Machiavelli Took a Chance

Niccolò Machiavelli didn’t want to give up politics even after being tortured and banned from office for eternity. 

 

 

Niccolò Machiavelli, born in 1469 in Florence into an aristocratic family, didn’t have a rough life in the beginning. He completed his education thanks to private tutors and became a diplomat in his twenties.  

At this point, it’s important to take a look at Italy’s political climate: first of all, Italy was made up of smaller republics: Florence, Venice, Rome, and so on. The Medici family had lost power in Florence around the same time Machiavelli became a diplomat.

Unfortunately after 14 years in various government positions, as the Medici’s rose back to power thanks to Pope Julius, the inexperienced army Machiavelli helped create failed, and Machiavelli was imprisoned and tortured for 22 days for plotting against the Medici’s, he denied all claims, was released but banned from political life and spent the rest of his life in the outskirts of Florence.

He didn’t enjoy his “retirement” at all. He had to work in politics, that was the only way he truly felt successful. In some way, retiring was torture as well. So Machiavelli made a plan to get back into office.

He wrote a book to Lorenzo de Medici, the ruler of Florence at the time. This book was a short-ish guide on how to rule, a unique gift idea indeed. It was called “Il Principe” (The Prince) and the goal was to strengthen ties with the Medici family, remove any tension, and possibly get offered a position in the government.

The book, although short, covers a lot. It starts by talking about different states and what to do to conquer them, but the second half of the book focuses on more philosophical questions: Is it better to be feared or to be loved? What should a ruler do to win respect? What is the role of luck in human affairs? How can a ruler avoid being hated?

Unfortunately, the door for him to get back into politics was long shut. Although he might have slid “The Prince” from under the door, we have no evidence that Medici ever read it. The door stayed shut, Machiavelli didn’t get the job. He is said to have considered his life a failure, he spent the rest of it thinking about politics and writing about it. Oh, he also was considered a womanizer and wrote a few plays. Fun times for most, torture for Machiavelli as he wasn’t part of the government.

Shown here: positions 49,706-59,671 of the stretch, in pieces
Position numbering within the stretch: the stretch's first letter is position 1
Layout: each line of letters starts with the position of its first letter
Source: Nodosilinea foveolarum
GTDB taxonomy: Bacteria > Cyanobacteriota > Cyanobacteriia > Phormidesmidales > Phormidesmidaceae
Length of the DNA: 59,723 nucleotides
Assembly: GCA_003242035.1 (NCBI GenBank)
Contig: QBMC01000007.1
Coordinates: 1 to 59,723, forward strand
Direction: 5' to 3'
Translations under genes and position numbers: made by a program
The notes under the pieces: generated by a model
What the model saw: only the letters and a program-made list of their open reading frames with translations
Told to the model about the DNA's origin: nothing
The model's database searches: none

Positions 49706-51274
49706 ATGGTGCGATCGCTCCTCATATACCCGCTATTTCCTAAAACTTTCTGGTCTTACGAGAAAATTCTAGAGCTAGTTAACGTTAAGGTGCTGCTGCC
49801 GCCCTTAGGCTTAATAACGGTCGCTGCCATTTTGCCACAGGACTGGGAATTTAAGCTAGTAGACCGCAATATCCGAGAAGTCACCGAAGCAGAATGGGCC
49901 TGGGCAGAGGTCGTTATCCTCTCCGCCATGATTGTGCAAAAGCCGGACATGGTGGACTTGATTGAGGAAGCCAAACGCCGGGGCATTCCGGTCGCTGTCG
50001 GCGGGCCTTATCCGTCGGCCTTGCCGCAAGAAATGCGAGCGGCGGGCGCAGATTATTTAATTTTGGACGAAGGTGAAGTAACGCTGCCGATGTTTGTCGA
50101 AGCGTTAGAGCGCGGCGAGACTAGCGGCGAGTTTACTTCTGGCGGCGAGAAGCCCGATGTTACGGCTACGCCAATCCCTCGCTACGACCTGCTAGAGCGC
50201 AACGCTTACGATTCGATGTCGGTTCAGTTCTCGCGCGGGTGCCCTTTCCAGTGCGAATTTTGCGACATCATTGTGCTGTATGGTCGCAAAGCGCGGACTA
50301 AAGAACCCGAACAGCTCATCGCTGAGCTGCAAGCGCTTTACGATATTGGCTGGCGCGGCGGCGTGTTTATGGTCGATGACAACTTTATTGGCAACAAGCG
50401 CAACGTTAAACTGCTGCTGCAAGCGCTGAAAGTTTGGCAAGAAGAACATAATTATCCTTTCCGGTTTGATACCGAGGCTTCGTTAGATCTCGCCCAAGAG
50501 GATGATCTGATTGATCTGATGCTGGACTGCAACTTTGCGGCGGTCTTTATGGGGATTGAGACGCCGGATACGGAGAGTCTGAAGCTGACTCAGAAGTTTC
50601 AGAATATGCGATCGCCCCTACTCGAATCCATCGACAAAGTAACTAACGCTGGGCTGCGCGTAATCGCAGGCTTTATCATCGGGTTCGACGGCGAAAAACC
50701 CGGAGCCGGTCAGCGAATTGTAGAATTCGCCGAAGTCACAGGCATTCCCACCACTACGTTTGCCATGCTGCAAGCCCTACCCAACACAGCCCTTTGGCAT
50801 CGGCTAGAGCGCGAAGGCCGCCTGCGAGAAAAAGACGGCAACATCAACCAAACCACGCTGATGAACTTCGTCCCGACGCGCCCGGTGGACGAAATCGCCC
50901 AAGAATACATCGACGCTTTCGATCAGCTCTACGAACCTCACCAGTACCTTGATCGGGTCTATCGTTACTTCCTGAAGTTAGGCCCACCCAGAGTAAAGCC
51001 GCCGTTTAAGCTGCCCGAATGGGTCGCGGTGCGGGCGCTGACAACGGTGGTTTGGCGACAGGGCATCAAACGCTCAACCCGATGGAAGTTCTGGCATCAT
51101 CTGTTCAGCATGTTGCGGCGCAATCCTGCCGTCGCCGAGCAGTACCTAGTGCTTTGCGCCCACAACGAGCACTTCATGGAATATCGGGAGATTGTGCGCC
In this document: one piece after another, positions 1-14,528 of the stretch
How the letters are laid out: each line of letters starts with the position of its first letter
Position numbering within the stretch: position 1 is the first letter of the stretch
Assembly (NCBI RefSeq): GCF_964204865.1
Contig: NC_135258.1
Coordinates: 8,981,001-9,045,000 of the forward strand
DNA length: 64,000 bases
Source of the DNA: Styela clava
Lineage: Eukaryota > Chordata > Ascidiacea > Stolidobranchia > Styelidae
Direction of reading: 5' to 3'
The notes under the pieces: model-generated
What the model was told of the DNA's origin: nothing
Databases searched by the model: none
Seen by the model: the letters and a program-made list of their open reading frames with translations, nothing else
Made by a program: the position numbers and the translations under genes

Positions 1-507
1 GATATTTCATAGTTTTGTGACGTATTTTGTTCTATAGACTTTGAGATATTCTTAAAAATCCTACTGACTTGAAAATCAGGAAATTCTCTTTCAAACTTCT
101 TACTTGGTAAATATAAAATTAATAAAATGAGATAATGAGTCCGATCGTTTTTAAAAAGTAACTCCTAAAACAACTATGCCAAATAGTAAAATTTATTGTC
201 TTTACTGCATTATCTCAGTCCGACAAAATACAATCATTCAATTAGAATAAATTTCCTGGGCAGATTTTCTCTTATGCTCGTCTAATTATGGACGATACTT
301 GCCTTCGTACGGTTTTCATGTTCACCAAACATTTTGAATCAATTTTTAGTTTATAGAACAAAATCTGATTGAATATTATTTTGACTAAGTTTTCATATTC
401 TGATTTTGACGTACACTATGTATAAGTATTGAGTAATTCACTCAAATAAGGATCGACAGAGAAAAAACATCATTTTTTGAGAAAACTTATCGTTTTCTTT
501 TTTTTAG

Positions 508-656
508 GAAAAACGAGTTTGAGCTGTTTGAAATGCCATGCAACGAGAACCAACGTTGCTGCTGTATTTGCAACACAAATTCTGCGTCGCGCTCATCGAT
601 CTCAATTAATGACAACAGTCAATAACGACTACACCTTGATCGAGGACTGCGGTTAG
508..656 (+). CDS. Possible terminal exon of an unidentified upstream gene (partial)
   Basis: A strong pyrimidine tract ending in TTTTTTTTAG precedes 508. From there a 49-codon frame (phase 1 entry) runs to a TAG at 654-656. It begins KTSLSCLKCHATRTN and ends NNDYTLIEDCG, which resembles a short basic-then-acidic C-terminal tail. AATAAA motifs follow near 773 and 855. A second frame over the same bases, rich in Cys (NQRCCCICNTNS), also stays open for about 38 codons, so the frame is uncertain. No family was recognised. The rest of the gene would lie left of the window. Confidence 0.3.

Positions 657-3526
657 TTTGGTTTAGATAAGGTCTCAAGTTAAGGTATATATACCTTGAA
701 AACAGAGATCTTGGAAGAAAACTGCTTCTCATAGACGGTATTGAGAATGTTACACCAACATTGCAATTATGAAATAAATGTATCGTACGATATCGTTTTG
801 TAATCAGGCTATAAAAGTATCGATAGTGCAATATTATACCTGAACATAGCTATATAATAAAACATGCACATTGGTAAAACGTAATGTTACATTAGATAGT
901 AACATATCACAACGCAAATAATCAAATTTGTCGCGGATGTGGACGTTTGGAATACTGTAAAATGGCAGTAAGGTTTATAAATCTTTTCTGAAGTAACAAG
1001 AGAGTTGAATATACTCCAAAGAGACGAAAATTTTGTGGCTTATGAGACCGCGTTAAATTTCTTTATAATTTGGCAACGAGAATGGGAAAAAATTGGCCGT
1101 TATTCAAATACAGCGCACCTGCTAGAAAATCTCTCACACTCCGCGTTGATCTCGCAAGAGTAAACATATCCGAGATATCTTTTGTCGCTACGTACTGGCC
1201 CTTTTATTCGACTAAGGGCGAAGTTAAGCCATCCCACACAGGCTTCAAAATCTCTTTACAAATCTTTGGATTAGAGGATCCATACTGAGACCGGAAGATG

But his attempt to open the door, “The Prince,” is the reason why many people know his name today. While trying to open that door, Machiavelli didn’t realize that he had actually created the key that opens the gates of being a part of history. 

Machiavelli’s ideology and views on politics, mainly made famous thanks to his most famous book, The Prince, is controversial. The problem is a lot of what he is writing upset many people since it was almost completely the opposite of what was believed at the time. For example, Machiavelli preferred to separate being a good human being and a good leader, which was against the church’s beliefs. There are many more examples leading up to the Pope banning The Prince in 1559, along with the rest of Machiavelli’s writing. 

He believed that loving a leader and fearing them at the same time is a fantasy, and a leader must choose being feared over being loved, while also avoiding being hated.

He also believed that a ruler should use religion to their advantage, appear loyal, charitable, honest, and humane. This doesn’t mean that a ruler has to be a religious doner who can’t tell a lie. It just means that they should appear to be these things – “everyone sees what you seem to be, few have experience of who you really are.”

Probably his most famous idea and the most discussed is that the end justifies the means, although he never said this directly, Machiavelli implied it throughout many of his books. He believed that as long as you try to reach a goal, the “cruelty” of what you do to reach the goal, like lying to the public, does not really matter. 

Today, whether you consider him diabolical or a genius, Machiavelli’s ideas are known and they are considered the base of political philosophy. Which is a pretty big achievement if you ask me. 

So go on, take a chance. It might be a long shot and might not get you where you want to be but it’s much better than sitting around doing nothing, waiting for the next “opportunity” to come along. YOU create your own opportunities and you alone. So create them or live a bland, meaningless life. Up to you. Just know that creating opportunities for yourself works out one way or another.

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